When it was originally on: 2014-2017
Original network: AMC
Where you can stream it now: Netflix
Had I seen it before: No.
What IMDb says: Follows some players in the 80s technological revolution that lead to information society.
Why I picked it: Mostly because Kathryn VanArendonk said it was good.
But more broadly, AMC as a network intrigues me. They were instrumental in proving that basic cable networks could do the same kind of compelling, inventive narratives previously reserved for premium cable. Mad Men and Breaking Bad will be discussed by tv writers and scholars for decades to come. And yet, AMC hasn’t been able to muster the same kind of runaway success in more recent years. It’s not for lack of trying either. With shows like Preacher, Lodge 49, and yes, Halt and Catch Fire, AMC is still unafraid to take risks, yet none of those risks have paid off recently.
Halt and Catch Fire is also one of those shows that didn’t seem to become the best version of itself until later in its run. Its first season only has a 75 percent on Rotten Tomatoes, while later seasons range from 92 to 100. I always find pilots for such shows to be especially fascinating, and Halt and Cath Fire isn’t the only example on The List (I’m looking at you, Seinfeld). It should be interesting to see if we can pinpoint what’s working right away and what needs more work.
What I liked: The opening scene does a great job of establishing Cameron as a character and drawing me into the story. Right away, I understand the show is going to be about computer nerds doing computer things, and yet I’m still interested! Cameron is smart and rebellious with ambition to innovate the world of computers. She seems to think that no existing tech company is good enough to be worthy of her. I immediately wanted to know more about her and what she’s going to do with her skills.
One of my FAVORITE things that happens is how Cameron is so opposed to Joe initially, but once she learns he longer works for IBM, we get a smash cut to the two of them about to have sloppy sex in some kind of arcade basement (seriously though, where is this place?). We learn SO MUCH about her just by learning that “I don’t work for IBM” is the most arousing thing Joe could’ve said to her in this moment.
There’s also some great character development happening with Joe and Gordon. Both are vivid characters separately, and they have a great Steve Jobs/Steve Wozniak dynamic happening. Joe is the abrasive asshole with a vision who knows how to take risks in order to get what he wants, Gordon is the lovable shy guy who actually has the technical skills necessary to make computer magic happen. These two have enough interactions with other characters outside of each other that they still feel like fully fleshed out people separately and they pop even more when they’re together.
I actually really like their call to give Gordon the family life vs. career fulfillment arc. It seems rather common first instinct to give housewives in period pieces the whole “oh, being a housewife isn’t enough!” conflict for fairly obvious reasons. But the notion of a man who has a job, a wife, and kids but still feels that providing for his family isn’t enough for self actualization feels fresh. And because the show also offers strong female characters by way of Cameron and Donna, it doesn’t feel like too much of a Mens Rights Activists.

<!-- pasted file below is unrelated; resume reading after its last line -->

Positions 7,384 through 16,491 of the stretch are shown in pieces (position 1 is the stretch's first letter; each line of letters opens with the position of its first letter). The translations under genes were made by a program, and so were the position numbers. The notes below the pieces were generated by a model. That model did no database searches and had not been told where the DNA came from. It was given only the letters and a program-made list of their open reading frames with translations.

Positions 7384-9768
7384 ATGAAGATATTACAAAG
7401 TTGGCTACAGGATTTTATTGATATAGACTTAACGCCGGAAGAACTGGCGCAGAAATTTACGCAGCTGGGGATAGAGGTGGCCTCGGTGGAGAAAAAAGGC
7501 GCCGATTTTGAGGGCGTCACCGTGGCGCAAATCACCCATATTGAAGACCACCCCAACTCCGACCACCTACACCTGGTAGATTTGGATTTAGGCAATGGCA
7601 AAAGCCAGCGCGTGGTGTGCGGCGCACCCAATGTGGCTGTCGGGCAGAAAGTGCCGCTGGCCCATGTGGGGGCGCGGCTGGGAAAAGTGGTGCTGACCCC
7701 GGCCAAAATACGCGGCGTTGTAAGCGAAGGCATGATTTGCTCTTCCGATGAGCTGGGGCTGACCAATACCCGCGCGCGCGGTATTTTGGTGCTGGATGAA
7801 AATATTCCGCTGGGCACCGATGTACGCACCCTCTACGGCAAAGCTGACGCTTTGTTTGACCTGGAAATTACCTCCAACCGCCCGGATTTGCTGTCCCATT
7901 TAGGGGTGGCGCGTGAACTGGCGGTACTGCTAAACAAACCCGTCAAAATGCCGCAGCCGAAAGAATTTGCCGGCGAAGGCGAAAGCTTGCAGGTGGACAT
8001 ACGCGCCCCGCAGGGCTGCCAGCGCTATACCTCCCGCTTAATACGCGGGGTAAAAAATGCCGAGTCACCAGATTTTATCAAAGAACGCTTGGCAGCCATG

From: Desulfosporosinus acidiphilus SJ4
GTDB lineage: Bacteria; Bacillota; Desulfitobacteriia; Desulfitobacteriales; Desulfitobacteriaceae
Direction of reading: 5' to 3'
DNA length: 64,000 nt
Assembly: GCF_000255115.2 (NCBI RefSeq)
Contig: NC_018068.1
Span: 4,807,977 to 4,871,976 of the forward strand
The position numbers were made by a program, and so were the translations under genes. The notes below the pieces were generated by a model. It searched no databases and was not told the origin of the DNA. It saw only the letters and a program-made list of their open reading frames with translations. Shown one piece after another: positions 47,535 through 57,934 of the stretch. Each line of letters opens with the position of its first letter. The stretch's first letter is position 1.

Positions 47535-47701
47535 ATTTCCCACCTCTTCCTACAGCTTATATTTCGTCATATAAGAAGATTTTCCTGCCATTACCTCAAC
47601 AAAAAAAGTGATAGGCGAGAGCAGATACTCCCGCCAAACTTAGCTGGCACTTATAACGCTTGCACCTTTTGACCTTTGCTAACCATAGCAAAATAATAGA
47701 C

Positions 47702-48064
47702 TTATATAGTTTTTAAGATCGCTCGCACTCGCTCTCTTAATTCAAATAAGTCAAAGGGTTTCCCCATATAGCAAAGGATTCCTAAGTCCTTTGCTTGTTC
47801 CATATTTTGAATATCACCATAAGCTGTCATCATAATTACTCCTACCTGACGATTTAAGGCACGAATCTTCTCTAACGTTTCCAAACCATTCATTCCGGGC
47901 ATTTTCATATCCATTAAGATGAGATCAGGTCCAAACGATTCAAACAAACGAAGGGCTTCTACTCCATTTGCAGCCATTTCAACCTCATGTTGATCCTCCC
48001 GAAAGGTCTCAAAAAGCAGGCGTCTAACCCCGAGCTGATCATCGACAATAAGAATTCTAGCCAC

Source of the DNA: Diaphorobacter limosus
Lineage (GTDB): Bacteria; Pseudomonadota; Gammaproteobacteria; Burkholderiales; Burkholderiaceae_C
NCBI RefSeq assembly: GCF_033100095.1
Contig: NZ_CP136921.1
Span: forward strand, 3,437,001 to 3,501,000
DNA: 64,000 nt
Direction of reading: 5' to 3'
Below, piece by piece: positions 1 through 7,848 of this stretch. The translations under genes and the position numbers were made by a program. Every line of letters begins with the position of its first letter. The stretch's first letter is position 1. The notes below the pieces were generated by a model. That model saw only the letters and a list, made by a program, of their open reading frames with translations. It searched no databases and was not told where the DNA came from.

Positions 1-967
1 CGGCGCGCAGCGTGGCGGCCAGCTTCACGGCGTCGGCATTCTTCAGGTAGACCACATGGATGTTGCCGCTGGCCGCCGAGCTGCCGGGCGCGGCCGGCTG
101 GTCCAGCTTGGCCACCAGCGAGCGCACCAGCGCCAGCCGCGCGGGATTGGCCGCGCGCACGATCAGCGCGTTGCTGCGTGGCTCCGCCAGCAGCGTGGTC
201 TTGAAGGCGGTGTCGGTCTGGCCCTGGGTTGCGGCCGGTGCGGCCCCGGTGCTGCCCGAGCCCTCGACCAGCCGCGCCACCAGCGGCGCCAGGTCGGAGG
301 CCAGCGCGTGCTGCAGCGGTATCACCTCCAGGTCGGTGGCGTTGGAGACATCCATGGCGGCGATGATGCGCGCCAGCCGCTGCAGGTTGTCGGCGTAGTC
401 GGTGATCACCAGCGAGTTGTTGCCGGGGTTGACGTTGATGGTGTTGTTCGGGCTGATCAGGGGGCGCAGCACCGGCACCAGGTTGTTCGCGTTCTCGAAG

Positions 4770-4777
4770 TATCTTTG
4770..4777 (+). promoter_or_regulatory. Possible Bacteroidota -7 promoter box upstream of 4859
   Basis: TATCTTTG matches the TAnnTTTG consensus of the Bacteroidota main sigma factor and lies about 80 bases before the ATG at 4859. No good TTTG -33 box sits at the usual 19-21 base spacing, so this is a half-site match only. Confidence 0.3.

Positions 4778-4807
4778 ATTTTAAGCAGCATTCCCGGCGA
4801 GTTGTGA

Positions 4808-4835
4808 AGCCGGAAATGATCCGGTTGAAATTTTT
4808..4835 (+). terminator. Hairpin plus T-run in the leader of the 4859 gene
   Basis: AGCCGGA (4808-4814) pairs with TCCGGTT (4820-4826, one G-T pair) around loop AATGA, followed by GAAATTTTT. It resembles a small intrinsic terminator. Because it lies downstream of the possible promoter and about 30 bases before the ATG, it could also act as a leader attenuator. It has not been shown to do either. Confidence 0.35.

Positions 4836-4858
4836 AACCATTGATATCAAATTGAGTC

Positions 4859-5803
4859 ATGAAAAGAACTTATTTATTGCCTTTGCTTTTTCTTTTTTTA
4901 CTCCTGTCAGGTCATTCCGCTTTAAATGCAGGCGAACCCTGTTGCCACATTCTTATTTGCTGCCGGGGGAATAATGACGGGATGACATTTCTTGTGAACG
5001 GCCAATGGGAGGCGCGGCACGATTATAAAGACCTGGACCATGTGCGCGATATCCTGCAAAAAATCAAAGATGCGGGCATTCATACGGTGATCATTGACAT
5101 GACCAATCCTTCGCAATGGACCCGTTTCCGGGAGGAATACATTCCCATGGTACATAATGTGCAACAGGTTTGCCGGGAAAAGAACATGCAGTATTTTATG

The pilot also does a great job of establishing high stakes. It would be easy for three people screwing around with computers to feel like a low pressure environment, but Halt and Catch Fire introduces an IBM lawsuit where essentially the only way to beat it is design some newfangled piece of technology that’s different/better from the IBM chip.
I also don’t think this pilot successfully climbed the rather high mountain of letting an audience in on the highly technical world of 1980s computers. For this pilot to work, we needed to get a sense of where technology stood in 1983 (I think that’s when this takes place?). We need to understand how Cardiff Electric fits into the bigger picture. We need to understand what makes Joe and Gordon’s vision so different from the status quo, how they’re going to bridge the gap between 1983 computers and the computers we have in the 2010s (or 2020s!). And that doesn’t really happen.
Unfortunately, one of the somewhat common techniques of shows like this is they have characters speak in a lot of techno gibberish jargon as a means of demonstrating how smart the characters are. It’s as though the whole point is to have the audience left in the dust saying “wtf are they talking about?” And unfortunately, it DID hinder my ability to follow the story and get invested in it. I’m still hazy on what exactly our crack team of Joe, Gordon, and Cameron are really trying to design. I’m also supposed to believe that whatever they’re designing is going to be SUPER hard for them while also believing that Gordon can reverse engineer an IBM computer in just four days, and that also seems like a hard thing that should take more than four days.
I also wish Joe had a clearer motive. Was there anything personal between him and IBM? Does he simply have a pure, unbridled enthusiasm for computers but none of the technical know-how to do anything with it? Is he just trying to make a lot of money? A character with such strong convictions but no real reason for those convictions is a bit odd. Even if they hadn’t come out and told us Joe’s end game, simply teasing it could’ve gone a long way.